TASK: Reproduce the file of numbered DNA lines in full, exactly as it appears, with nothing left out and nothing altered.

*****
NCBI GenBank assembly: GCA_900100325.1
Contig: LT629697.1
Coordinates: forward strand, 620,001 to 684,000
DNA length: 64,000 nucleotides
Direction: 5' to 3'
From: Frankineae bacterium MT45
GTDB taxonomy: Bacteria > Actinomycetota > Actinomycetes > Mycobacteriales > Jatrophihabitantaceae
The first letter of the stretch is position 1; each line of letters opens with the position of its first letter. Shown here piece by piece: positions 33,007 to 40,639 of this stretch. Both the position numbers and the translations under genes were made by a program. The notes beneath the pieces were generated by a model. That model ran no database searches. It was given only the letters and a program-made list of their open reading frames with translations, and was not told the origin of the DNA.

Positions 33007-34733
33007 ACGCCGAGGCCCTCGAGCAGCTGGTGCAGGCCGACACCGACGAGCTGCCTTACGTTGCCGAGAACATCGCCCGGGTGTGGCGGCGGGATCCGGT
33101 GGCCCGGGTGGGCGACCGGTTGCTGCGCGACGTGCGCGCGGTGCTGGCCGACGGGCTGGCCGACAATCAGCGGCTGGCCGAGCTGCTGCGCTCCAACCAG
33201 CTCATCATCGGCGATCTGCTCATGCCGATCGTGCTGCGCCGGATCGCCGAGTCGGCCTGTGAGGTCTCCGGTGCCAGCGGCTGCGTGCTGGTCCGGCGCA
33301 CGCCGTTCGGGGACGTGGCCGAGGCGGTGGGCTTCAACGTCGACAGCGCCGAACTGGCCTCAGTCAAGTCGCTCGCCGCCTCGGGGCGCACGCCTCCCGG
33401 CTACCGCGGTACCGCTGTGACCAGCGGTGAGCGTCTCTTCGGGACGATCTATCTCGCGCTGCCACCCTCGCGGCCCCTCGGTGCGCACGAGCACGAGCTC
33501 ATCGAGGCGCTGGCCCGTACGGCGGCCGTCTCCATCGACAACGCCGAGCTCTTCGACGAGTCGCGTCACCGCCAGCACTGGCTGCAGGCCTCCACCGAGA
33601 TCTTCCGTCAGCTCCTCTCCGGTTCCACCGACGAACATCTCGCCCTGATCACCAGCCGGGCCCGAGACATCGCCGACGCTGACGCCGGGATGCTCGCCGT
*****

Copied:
NCBI GenBank assembly: GCA_900100325.1
Contig: LT629697.1
Coordinates: forward strand, 620,001 to 684,000
DNA length: 64,000 nucleotides
Direction: 5' to 3'
From: Frankineae bacterium MT45
GTDB taxonomy: Bacteria > Actinomycetota > Actinomycetes > Mycobacteriales > Jatrophihabitantaceae
The first letter of the stretch is position 1; each line of letters opens with the position of its first letter. Shown here piece by piece: positions 33,007 to 40,639 of this stretch. Both the position numbers and the translations under genes were made by a program. The notes beneath the pieces were generated by a model. That model ran no database searches. It was given only the letters and a program-made list of their open reading frames with translations, and was not told the origin of the DNA.

Positions 33007-34733
33007 ACGCCGAGGCCCTCGAGCAGCTGGTGCAGGCCGACACCGACGAGCTGCCTTACGTTGCCGAGAACATCGCCCGGGTGTGGCGGCGGGATCCGGT
33101 GGCCCGGGTGGGCGACCGGTTGCTGCGCGACGTGCGCGCGGTGCTGGCCGACGGGCTGGCCGACAATCAGCGGCTGGCCGAGCTGCTGCGCTCCAACCAG
33201 CTCATCATCGGCGATCTGCTCATGCCGATCGTGCTGCGCCGGATCGCCGAGTCGGCCTGTGAGGTCTCCGGTGCCAGCGGCTGCGTGCTGGTCCGGCGCA
33301 CGCCGTTCGGGGACGTGGCCGAGGCGGTGGGCTTCAACGTCGACAGCGCCGAACTGGCCTCAGTCAAGTCGCTCGCCGCCTCGGGGCGCACGCCTCCCGG
33401 CTACCGCGGTACCGCTGTGACCAGCGGTGAGCGTCTCTTCGGGACGATCTATCTCGCGCTGCCACCCTCGCGGCCCCTCGGTGCGCACGAGCACGAGCTC
33501 ATCGAGGCGCTGGCCCGTACGGCGGCCGTCTCCATCGACAACGCCGAGCTCTTCGACGAGTCGCGTCACCGCCAGCACTGGCTGCAGGCCTCCACCGAGA
33601 TCTTCCGTCAGCTCCTCTCCGGTTCCACCGACGAACATCTCGCCCTGATCACCAGCCGGGCCCGAGACATCGCCGACGCTGACGCCGGGATGCTCGCCGT